A better personal password solution

A lot has been written recently about people getting hacked and having their digital lives (and sometimes real world live) thrown into turmoil as a result.

Most of the time, people report that they were too lax in their password systems – the biggest culprit is reusing the same, easier-to-guess password everywhere.

Here are my suggestions for finding the right balance between security and sanity.  This takes all of an hour to setup across all of the primary accounts you use, and is a great way to get yourself more secure to kick off the new year:

  1. Use Gmail, and apply the two-step verification.  Google has a security feature called “two step verification” that changes your login process so that besides a password, you must also enter a 6 digit code that is texted to your phone when you try to login.  This dramatically increases the security of your Gmail account, because an attacker would need both your password and your phone in order to access your account.
  2. Make use of Gmail’s “.’s are ignored” convention. My email address is jgirard@gmail.com.  But emails sent to j.girard@gmail.com, jg.irard@gmail.com, etc, also get to me, because Google treats those email addresses as equivalent to jgirard@gmail.com.  This is handy, because on other sites, where the “.” is not overlooked, I can use a version of my email address that includes a “.” as the username.  That way, if someone knows my email address, they don’t automatically also know my username at other sites I use.  This is particularly useful for services like Apple where obscuring the username may help to deter hackers (for example, I use jgirar.d@gmail.com as my username at Apple).
  3. Create two random 8-character passwords, the only things you will need to remember.  This is best left to a computer to create, but in any case make sure both passwords have a mix of letters and numbers, are not English words, and have at least one punctuation mark in the middle.  One of these passwords will be your Gmail password.  The other will be your “root” password and will form the basis of the passwords for every other site you visit.
  4. Create your own “hash” to build passwords for every site you use.  Let’s pretend that our root password from step 3 above is “alDk7!ru”.  I will need to commit that character combination to memory.  Then each site that I visit gets a unique password based on this root password, where (for instance) the first letter of the password is the second letter of the site URL, and the last letter of the password is the second to last letter of the site URL.  As an example, using this scheme, my password for Amazon (with a URL of www.amazon.com) would be “malDk7!ruo”, since “m” is the second letter of the “amazon” part of the URL, and “o” is the second to last letter of the “amazon” part of the URL.  Of course, you could choose any similar scheme for generating your passwords, as long as you apply the same scheme to any site you use.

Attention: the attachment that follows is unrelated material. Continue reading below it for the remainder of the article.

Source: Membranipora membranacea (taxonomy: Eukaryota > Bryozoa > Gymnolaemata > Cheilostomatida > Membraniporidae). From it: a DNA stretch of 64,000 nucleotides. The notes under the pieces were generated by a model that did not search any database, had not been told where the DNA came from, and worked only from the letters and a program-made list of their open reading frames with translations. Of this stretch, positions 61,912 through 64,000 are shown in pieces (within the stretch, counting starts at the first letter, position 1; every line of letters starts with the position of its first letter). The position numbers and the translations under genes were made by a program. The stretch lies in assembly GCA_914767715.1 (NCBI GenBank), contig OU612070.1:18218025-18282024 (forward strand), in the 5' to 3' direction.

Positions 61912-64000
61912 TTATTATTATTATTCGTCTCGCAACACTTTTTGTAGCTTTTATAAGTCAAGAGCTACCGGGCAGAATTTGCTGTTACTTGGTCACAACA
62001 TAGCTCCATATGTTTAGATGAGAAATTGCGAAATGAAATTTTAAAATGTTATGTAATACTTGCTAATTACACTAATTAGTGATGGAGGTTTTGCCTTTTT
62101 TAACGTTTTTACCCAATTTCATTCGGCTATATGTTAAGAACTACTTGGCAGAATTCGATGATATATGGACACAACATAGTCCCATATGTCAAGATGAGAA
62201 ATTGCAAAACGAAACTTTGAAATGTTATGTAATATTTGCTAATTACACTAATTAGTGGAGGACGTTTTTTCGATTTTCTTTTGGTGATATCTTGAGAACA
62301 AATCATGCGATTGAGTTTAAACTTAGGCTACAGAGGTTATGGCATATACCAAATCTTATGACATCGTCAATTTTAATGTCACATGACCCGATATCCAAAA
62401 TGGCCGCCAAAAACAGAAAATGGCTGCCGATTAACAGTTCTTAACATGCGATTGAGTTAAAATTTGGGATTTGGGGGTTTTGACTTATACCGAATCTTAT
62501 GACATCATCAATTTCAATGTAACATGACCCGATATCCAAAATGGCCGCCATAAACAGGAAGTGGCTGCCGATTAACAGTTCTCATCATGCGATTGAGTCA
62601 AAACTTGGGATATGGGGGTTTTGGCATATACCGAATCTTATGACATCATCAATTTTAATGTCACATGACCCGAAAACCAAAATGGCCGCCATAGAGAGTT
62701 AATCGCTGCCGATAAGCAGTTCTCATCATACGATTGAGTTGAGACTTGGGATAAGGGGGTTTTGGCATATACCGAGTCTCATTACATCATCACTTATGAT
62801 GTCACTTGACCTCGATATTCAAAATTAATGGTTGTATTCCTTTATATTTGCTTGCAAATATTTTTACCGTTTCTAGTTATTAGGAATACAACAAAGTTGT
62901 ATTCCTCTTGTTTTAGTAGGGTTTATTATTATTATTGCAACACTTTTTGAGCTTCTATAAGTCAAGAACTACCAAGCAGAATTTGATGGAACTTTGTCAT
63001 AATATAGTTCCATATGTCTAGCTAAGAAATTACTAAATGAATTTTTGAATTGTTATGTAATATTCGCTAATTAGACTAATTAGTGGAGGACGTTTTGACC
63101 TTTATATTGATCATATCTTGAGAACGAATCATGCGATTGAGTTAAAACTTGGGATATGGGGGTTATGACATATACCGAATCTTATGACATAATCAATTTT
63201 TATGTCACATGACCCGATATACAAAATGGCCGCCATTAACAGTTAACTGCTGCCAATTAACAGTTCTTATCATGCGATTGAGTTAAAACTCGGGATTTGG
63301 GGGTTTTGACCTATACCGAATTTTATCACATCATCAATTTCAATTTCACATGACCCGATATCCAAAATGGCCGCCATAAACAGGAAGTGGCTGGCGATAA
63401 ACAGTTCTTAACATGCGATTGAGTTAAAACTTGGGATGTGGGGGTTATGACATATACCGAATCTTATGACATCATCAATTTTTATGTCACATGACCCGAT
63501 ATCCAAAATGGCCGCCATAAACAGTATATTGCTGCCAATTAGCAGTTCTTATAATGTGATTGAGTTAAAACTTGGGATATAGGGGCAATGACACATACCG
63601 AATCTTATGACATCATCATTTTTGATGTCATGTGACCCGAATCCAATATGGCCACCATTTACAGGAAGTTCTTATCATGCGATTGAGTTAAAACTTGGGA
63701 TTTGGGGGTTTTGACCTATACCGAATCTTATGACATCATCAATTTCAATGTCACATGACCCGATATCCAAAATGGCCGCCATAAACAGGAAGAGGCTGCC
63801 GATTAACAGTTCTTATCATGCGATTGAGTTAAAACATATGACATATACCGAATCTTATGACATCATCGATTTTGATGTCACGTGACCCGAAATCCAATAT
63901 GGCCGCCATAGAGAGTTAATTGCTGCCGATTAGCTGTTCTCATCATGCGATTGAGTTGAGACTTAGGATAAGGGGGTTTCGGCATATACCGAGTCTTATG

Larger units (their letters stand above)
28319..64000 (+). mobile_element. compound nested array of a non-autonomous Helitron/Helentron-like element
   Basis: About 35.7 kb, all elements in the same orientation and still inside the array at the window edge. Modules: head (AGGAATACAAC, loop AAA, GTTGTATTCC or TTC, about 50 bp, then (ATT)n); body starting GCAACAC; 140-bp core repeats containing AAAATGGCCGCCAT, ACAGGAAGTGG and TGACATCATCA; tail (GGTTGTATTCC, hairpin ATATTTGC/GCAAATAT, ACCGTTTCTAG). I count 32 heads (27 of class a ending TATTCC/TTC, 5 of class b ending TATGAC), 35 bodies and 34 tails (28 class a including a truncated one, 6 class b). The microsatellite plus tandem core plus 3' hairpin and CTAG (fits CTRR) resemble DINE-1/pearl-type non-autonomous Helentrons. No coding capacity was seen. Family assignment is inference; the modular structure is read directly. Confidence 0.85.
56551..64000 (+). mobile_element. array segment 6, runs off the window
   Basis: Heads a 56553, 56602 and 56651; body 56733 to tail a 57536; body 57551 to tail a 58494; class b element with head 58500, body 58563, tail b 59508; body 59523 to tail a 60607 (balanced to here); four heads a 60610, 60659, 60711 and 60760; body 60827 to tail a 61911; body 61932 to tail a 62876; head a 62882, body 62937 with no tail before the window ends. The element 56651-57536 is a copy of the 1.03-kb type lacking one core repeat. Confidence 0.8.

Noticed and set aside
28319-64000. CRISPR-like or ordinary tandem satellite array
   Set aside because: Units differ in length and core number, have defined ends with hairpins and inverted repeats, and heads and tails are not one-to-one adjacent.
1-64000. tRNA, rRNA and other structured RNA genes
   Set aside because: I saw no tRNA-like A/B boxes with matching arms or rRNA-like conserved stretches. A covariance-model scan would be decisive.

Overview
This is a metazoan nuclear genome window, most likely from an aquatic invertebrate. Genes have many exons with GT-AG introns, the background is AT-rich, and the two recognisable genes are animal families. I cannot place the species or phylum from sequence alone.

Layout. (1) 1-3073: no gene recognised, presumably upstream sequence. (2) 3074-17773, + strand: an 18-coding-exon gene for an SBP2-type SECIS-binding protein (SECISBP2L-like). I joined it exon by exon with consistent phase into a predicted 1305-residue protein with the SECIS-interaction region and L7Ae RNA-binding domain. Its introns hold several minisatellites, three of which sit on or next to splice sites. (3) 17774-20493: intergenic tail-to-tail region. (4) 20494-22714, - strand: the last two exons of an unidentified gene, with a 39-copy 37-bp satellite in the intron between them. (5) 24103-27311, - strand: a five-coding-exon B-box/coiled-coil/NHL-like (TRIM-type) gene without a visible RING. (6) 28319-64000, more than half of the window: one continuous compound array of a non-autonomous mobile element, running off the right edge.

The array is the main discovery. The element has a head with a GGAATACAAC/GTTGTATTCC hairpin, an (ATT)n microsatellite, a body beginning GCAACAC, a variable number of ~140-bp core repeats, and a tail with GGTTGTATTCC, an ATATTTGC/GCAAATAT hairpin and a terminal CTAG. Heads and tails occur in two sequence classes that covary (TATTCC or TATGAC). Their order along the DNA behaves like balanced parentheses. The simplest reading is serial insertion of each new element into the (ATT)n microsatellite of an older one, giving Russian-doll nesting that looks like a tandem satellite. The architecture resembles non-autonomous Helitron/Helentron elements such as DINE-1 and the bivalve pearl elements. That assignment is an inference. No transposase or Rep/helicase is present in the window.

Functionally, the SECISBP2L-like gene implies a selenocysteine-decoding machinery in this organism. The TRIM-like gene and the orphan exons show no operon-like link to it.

Now you’re pretty secure.  You have:

  • Unique passwords for every site you visit
  • Passwords that you can actually remember (or rather “re-generate”) anytime you visit a site
  • A random password, not connected to any other site you visit for your Gmail account
  • Two-step verification on Gmail, which makes it much more secure
  • Obfuscated usernames and/or account reference IDs by virtue of using the “.’s are ignored” convention in Gmail email addresses

While this won’t guarantee you will never have your accounts compromised, it goes a long way towards discouraging would-be attackers.

Have fun!

6 thoughts on “A better personal password solution

  1. Good stuff, John! I have pretty strong passwords (less strong than what you suggest) but I do use the same few in multiple places. Didn’t know about the gmail thing at all.

    • The key with this, I think, is that its very hard to be 100% secure anymore, but its possible to change things up to avoid the most common exploited mistakes in choosing passwords. Thanks for the comment!

  2. This has been on my mind, so your post is timely for me. I’m wondering what do you think about solutions like keepersecurity or lastpass?

    • I’m a fan of these kinds of services – especially if you use them to generate unique passwords for every site you visit. In keeping with the idea that a password solution is only as strong as the weakest link, if you use lastpass (for example) to store a bunch of passwords that are easy to guess or reuse the same password on multiple sites, it won’t offer you any advantages. Similarly, if you use lastpass’s autologin features but don’t password protect your computer, anyone that’s able to launch a browser on your machine can access any site whose credentials have been “remembered” by lastpass.

      If, on the other hand, you use lastpass to generate unique passwords for every site, have a near impossible-to-guess master password, and password protect your machine as well, you’re about as secure as possible.

      The only advantage my method has is that it makes it possible to enter your password from memory when asked for it. For instance, when I connected my AppleTV to Netflix, I already knew my Netflix password and didn’t have to go look it up in lastpass while I was setting things up. As more and more services are interconnected this way, the convenience is not insubstantial.

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